We held an evening of discussion on the ethical implications of algorithm-supported decisions impacting our lives and how increasingly sophisticated learning machines may fundamentally change our existing systems of law.

Algorithms and advanced machine learning systems are being used more and more to inform sensitive, life changing decisions. They are relied on by our employers, governments, and even healthcare providers. But like people these systems are not free of bias. It can be very complicated, even impossible to understand how they arrived at a decision.

Learning systems, though designed by humans, continually learn and adapt in ways we cannot predict. They can drive our cars, anticipate our risk of hospitalisation or committing crimes. But as they start to operate more independently how do we make sure they keep doing what they are supposed to?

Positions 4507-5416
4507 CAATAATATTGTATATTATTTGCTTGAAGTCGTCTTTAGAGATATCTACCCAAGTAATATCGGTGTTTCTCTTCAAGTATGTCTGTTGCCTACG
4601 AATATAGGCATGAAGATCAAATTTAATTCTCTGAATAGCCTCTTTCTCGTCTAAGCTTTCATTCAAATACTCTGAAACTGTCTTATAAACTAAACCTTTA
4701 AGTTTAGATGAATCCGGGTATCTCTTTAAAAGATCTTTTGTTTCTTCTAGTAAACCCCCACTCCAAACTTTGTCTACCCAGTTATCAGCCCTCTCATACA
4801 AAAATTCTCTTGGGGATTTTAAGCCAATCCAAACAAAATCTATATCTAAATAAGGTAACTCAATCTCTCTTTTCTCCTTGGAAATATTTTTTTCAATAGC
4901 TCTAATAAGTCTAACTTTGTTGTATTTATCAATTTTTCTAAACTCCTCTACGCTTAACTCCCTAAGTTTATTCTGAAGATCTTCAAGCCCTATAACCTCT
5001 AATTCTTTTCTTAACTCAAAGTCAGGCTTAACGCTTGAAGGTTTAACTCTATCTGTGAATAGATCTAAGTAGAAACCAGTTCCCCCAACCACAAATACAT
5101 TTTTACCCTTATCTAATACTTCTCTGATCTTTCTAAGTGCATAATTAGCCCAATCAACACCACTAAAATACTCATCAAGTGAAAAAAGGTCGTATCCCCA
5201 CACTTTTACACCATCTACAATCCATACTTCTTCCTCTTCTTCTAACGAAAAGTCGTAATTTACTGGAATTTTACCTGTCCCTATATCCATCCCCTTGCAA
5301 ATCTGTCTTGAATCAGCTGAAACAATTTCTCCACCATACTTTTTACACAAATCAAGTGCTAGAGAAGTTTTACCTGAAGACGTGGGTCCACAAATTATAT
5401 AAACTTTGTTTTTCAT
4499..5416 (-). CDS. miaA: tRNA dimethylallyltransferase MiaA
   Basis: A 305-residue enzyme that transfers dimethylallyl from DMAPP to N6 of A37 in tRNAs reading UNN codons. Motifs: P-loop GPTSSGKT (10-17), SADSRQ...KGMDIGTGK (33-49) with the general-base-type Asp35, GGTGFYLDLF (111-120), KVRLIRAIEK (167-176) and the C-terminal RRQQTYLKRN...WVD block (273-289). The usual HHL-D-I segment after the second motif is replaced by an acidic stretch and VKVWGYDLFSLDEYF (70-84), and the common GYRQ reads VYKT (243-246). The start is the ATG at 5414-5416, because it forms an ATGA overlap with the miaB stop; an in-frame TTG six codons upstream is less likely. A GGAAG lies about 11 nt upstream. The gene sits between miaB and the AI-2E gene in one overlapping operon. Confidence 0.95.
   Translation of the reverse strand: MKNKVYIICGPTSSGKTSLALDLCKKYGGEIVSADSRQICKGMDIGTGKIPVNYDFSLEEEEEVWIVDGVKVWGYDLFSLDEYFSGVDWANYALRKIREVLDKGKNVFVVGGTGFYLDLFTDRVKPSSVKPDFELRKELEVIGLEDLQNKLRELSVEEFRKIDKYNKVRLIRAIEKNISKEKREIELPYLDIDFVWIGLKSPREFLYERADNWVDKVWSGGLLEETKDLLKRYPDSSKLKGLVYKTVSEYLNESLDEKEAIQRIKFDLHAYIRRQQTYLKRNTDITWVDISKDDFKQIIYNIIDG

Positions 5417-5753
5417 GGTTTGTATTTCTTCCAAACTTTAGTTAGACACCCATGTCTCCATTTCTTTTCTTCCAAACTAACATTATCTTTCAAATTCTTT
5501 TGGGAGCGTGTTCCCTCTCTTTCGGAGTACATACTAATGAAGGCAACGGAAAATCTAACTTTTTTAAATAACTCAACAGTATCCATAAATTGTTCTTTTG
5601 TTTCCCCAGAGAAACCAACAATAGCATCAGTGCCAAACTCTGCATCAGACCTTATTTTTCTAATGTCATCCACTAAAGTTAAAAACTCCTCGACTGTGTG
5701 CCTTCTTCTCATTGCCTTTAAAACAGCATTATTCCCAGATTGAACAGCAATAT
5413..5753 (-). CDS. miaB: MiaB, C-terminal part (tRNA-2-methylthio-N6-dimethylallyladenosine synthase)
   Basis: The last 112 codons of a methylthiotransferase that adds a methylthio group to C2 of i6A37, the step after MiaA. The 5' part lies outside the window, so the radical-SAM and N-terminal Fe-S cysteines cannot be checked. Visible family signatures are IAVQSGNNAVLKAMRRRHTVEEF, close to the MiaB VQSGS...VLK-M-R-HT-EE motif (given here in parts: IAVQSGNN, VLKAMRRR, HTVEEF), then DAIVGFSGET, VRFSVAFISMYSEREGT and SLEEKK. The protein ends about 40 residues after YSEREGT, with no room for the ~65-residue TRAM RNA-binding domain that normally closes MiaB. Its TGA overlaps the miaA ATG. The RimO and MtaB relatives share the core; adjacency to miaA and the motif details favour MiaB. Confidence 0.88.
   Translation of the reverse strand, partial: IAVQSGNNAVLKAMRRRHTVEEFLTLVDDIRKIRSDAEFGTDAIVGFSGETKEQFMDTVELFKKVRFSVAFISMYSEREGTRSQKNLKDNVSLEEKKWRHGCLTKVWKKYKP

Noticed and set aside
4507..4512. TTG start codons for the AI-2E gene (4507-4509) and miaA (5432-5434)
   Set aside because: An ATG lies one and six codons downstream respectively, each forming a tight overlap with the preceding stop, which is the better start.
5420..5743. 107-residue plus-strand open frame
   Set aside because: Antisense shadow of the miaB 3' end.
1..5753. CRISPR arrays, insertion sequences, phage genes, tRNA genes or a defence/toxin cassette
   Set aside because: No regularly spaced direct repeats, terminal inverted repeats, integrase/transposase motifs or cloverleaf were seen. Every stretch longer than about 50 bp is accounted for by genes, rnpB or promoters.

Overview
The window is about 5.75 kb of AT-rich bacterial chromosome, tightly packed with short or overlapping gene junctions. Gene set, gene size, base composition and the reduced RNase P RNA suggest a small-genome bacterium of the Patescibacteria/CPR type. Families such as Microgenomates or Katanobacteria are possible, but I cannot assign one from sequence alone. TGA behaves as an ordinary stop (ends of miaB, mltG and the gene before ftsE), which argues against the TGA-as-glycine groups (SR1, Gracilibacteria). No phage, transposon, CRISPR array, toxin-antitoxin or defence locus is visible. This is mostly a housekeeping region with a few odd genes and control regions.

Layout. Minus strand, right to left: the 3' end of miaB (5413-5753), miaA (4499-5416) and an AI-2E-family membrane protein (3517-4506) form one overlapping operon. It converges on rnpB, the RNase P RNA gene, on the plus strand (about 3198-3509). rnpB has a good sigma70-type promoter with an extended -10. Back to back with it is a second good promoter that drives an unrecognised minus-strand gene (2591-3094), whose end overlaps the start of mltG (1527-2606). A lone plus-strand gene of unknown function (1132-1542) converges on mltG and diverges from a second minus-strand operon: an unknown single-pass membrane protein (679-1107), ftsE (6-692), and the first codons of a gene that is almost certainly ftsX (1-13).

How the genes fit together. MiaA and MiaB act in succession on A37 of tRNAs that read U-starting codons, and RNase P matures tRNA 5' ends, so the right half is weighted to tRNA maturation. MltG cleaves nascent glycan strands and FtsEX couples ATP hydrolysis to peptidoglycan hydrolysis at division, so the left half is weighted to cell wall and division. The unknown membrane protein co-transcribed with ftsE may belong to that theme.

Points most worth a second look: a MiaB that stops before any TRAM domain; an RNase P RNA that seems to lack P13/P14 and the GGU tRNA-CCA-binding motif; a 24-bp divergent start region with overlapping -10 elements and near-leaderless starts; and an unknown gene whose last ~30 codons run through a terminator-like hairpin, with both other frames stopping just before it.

Chaired by Lydia Nicholas, Senior Researcher, Nesta.


Mireille Hildebrandt

Professor of Interfacing Law and Technology, Vrije Universiteit Brussels

Burkhard Schafer

Professor of Computational Legal Theory, University of Edinburgh

Sally Applin

Doctoral Candidate in Anthropology, University of Kent